Critic Reviews

83

Metascore

Based on 42 critic reviews provided by Metacritic.com
100
Kill Bill-Vol. 2 puts to shame doubts entertained about aesthetic strategies or structural imbalance provoked by "Kill Bill-Vol. 1." Now that the entirety of Quentin Tarantino's epic revenge melodrama is on view, "Kill Bill" emerges as a brilliant, invigorating work, one to muse over for years to come.
100
You'll thrill to the action, savor the tasty dialogue and laugh like bloody hell.
100
Variety
Originally conceived as one film, the two-parter that has finally emerged can now be seen as a truly epic work.
100
Film Threat
"Kill Bill Vol. 1" was a pure action movie, in love with collisions of violent movement. “Vol. 2” relaxes the pace, allowing for extended monologues. Those who lamented the first film's lack of wicked word exchanges should delight in Carradine's final soliloquy.
100
A piece of spectacular silliness, but that's not meant with disrespect. The key word is spectacular.
100
The A.V. Club
The film succeeds by expertly melding the two stages of Tarantino's career. The rambling Tarantino of "Jackie Brown" and "Pulp Fiction" is evident in every lovingly crafted and delivered monologue, each leisurely paced scene and long take. The more action-oriented, fight-intensive Tarantino reappears in the viscerally exciting bursts of ultra-violence that punctuate the stretches of dialogue.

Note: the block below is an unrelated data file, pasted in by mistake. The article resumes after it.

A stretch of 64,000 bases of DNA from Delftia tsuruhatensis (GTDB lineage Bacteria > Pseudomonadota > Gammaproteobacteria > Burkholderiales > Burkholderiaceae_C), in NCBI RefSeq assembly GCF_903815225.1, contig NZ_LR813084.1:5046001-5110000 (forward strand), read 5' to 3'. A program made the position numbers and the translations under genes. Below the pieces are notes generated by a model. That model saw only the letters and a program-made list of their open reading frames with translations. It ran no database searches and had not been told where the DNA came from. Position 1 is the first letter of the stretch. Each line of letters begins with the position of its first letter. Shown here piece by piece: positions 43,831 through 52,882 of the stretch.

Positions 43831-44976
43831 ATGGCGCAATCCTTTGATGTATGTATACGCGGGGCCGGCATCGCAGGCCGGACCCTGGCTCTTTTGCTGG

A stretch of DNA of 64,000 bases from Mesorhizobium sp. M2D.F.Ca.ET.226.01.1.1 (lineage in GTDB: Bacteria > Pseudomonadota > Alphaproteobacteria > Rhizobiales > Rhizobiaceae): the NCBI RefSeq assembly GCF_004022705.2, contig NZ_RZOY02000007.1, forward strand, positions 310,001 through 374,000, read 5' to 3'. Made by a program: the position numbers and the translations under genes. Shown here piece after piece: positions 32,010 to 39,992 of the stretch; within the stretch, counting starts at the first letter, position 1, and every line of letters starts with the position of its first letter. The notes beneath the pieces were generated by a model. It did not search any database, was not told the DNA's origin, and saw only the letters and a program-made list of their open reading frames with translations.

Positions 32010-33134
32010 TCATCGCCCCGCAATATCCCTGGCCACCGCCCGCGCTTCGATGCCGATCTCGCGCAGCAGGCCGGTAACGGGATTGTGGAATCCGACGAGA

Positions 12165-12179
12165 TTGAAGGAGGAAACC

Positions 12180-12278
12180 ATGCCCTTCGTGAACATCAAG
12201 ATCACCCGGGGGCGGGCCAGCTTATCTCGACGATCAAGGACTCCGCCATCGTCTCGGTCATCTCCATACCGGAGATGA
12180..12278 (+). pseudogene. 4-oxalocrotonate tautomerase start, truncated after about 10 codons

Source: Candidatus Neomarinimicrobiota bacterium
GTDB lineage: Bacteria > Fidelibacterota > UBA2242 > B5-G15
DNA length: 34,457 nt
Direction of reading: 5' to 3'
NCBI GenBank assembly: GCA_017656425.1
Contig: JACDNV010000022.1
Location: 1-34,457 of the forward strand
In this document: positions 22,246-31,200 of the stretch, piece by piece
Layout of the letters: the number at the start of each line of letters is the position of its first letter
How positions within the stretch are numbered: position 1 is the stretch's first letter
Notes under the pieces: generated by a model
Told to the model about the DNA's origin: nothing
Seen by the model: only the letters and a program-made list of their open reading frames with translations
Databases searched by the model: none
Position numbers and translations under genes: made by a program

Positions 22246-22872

75
ReelViews
As it currently stands, Kill Bill is a victim of its director's ego and its distributor's greed. The moments of greatness make it worth seeing, and there's certainly plenty of entertainment to be found here, but it's hard not to lament what might have been.
70
Village Voice
What's surprising is the atmosphere of sweet reason--elatively speaking--that distinguishes Kill Bill Vol. 2 from its bloody precursor.
50
New York Magazine (Vulture)
I don't mean to unduly target Kill Bill Vol. 2 --it's certainly no worse than most of the blam-blam fare out there. But what I crave now are movies that speak to me in a different way about violence, that acknowledge the fact that real people are harmed.
40
The New Yorker
A shapeless mess, but at least it’s not as monotonous as “Kill Bill Vol. 1.” [19 & 26 April 2004, p. 202]

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